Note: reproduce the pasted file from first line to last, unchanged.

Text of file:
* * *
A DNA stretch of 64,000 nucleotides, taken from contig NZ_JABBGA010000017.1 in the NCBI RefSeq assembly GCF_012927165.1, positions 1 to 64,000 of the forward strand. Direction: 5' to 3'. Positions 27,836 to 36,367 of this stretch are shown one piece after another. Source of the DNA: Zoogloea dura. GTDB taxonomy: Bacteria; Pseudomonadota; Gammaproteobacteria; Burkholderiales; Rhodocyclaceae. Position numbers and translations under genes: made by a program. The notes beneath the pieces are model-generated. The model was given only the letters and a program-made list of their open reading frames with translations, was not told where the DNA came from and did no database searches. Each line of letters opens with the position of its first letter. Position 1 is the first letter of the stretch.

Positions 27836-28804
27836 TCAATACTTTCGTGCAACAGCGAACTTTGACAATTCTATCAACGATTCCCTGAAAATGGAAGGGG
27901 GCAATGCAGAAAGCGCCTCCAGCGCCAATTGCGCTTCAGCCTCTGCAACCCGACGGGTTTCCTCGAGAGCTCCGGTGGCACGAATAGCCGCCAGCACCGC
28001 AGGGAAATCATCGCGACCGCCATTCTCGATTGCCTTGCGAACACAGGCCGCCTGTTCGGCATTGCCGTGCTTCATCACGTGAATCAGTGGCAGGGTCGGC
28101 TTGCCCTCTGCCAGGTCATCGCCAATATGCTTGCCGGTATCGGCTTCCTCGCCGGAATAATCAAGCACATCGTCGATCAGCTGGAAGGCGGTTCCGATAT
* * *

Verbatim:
A DNA stretch of 64,000 nucleotides, taken from contig NZ_JABBGA010000017.1 in the NCBI RefSeq assembly GCF_012927165.1, positions 1 to 64,000 of the forward strand. Direction: 5' to 3'. Positions 27,836 to 36,367 of this stretch are shown one piece after another. Source of the DNA: Zoogloea dura. GTDB taxonomy: Bacteria; Pseudomonadota; Gammaproteobacteria; Burkholderiales; Rhodocyclaceae. Position numbers and translations under genes: made by a program. The notes beneath the pieces are model-generated. The model was given only the letters and a program-made list of their open reading frames with translations, was not told where the DNA came from and did no database searches. Each line of letters opens with the position of its first letter. Position 1 is the first letter of the stretch.

Positions 27836-28804
27836 TCAATACTTTCGTGCAACAGCGAACTTTGACAATTCTATCAACGATTCCCTGAAAATGGAAGGGG
27901 GCAATGCAGAAAGCGCCTCCAGCGCCAATTGCGCTTCAGCCTCTGCAACCCGACGGGTTTCCTCGAGAGCTCCGGTGGCACGAATAGCCGCCAGCACCGC
28001 AGGGAAATCATCGCGACCGCCATTCTCGATTGCCTTGCGAACACAGGCCGCCTGTTCGGCATTGCCGTGCTTCATCACGTGAATCAGTGGCAGGGTCGGC
28101 TTGCCCTCTGCCAGGTCATCGCCAATATGCTTGCCGGTATCGGCTTCCTCGCCGGAATAATCAAGCACATCGTCGATCAGCTGGAAGGCGGTTCCGATAT